Every Breath You Take: Penna Ponders Morality in Jittery Space Odyssey
“In space, no one can hear you scream,” a foreboding tagline of another sci-fi classic once cautioned. But conserving the oxygen necessary to breathe, much less scream, is the anxiety inducing thrust of Stowaway, the sophomore film from Brazilian filmmaker Joe Penna. A US/German co-production sporting expert tech feats and narrative beats earning comparison to Cuaron’s Gravity (2013), Penna and regular co-scribe Ryan Morrison move from the chilly environs of their last endeavor, Arctic (2018) to unprecedented perils in the heavens.
Although we’re used to a different kind of vibe suggested by plots involving humans interacting with ‘unwanted guests’ aboard their spacecrafts, Penna concocts a ferocious moral dilemma created by a formidable mixture of human folly and questionable conservation of resources.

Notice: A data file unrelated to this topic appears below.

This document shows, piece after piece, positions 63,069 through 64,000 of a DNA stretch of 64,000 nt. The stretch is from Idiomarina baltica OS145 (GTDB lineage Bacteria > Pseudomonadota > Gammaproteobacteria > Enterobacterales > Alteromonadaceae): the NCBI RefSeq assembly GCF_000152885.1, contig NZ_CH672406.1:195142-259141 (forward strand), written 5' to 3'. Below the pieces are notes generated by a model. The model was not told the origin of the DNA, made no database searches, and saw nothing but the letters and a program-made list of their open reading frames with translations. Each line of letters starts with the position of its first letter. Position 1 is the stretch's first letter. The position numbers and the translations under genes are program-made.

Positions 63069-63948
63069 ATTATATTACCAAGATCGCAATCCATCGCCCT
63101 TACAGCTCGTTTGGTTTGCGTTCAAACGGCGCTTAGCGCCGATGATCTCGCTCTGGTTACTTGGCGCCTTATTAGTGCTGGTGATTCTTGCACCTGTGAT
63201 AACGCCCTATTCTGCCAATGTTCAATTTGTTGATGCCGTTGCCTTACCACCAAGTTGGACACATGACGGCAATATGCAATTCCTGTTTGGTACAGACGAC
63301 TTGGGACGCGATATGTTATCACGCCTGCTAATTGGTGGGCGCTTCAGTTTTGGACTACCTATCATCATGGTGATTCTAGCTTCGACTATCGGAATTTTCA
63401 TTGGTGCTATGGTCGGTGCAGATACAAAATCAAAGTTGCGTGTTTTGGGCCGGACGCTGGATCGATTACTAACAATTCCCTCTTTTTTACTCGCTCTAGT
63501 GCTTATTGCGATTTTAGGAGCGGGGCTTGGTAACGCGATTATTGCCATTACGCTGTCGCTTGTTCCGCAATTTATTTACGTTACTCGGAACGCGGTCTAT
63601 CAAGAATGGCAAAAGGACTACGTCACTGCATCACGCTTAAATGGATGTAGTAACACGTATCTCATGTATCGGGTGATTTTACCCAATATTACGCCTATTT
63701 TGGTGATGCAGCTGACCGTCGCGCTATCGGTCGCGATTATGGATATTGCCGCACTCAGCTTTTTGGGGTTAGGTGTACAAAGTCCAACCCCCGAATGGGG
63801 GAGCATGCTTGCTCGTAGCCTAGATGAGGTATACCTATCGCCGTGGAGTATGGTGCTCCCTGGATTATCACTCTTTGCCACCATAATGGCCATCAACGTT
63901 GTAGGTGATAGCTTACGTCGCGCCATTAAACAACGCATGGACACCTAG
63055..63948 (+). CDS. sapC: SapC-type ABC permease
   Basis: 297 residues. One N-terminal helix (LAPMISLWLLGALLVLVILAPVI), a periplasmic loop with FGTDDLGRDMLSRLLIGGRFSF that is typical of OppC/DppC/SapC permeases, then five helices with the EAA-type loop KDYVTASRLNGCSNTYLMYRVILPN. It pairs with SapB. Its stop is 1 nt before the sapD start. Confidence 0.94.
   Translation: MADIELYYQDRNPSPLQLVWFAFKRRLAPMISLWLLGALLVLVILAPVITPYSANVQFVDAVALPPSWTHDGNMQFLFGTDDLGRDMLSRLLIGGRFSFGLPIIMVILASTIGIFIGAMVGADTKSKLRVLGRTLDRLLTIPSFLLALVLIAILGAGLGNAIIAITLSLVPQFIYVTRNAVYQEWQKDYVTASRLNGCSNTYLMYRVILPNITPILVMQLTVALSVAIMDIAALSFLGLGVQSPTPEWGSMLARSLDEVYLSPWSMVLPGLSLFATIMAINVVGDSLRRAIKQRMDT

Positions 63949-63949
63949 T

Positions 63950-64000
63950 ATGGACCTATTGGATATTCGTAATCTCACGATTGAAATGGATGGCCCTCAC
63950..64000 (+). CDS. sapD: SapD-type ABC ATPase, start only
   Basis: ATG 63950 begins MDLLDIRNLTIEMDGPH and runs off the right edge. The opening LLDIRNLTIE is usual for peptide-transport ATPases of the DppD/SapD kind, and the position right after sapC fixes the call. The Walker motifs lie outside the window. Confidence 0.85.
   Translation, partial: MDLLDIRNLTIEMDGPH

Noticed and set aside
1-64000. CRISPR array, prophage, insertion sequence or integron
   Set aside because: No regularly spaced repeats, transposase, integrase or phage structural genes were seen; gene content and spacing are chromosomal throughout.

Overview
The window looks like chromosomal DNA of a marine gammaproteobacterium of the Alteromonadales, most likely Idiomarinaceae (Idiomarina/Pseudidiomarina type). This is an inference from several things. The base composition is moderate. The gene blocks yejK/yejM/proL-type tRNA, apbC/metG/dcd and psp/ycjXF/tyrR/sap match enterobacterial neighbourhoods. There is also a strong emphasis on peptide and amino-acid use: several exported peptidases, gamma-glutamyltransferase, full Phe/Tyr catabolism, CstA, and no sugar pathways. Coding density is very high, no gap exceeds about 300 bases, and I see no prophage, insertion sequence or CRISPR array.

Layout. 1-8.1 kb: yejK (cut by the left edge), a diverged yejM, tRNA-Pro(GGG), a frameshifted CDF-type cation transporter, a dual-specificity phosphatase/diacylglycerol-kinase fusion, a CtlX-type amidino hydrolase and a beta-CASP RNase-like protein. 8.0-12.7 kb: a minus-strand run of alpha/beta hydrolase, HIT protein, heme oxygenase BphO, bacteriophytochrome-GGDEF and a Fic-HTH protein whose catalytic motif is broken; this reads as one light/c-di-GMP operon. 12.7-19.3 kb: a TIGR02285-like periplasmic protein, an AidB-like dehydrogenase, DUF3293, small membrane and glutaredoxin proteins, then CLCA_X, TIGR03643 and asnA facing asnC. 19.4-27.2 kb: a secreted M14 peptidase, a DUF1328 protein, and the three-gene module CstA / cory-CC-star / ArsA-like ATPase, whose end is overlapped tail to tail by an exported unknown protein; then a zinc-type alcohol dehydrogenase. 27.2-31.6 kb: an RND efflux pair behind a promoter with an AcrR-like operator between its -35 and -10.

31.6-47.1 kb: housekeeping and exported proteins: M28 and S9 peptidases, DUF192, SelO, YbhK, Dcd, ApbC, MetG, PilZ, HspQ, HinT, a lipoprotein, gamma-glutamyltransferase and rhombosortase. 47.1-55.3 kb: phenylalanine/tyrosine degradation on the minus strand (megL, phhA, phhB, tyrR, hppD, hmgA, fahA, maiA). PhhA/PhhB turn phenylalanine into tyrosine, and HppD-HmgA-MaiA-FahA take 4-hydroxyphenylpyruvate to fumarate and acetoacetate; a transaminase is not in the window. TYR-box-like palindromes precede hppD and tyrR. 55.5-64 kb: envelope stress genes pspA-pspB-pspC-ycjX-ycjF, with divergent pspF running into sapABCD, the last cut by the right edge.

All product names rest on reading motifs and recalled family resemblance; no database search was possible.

What Penna and Morrison execute so brilliantly in Stowaway is the emotional, human component generated in such a situation. In essence, this is a war-time survival scenario, and the reactions of Marina’s crew is informed by their skillset. Analytically, David and Marina understand the necessity of disposing of Michael while Zoe is faced with a stronger crisis of conscience—Michael has been humanized. It’s not so simple as pushing him out the airlock or assisting his suicide.
The resulting anguish is palpable, and as David and Zoe scramble to find a solution, the resulting ripple effects generate their own set of tragic results. Penna’s quartet is phenomenal. Colette, Kim, and Anderson (who stole the best scene in the recently released City of Lies) each have their moments, but it’s Anna Kendrick who really surprises. Having crafted a filmography of smart, plucky, resourceful (and often smug) characterizations, her performance as Zoe proves to be her shining hour. Mournful, resilient, and humane, she expertly navigates Penna’s harrowingly transportive scenario.
Lensed by Klemens Becker, the space sequences (which, yes, do feature those familiar scenarios we’ve seen in many films of similar ilk) are impressive, while the internal sequences feel increasingly claustrophobic. Although it lends itself to obvious metaphorical allusions, a conversation on jazz titans like Charlie “Bird” Parker, Pharaoh Sanders, and John Coltrane between David and Michael astutely sums up the power of Stowaway, a film which is ‘not so obvious’ and derives its power from ‘pure expression.’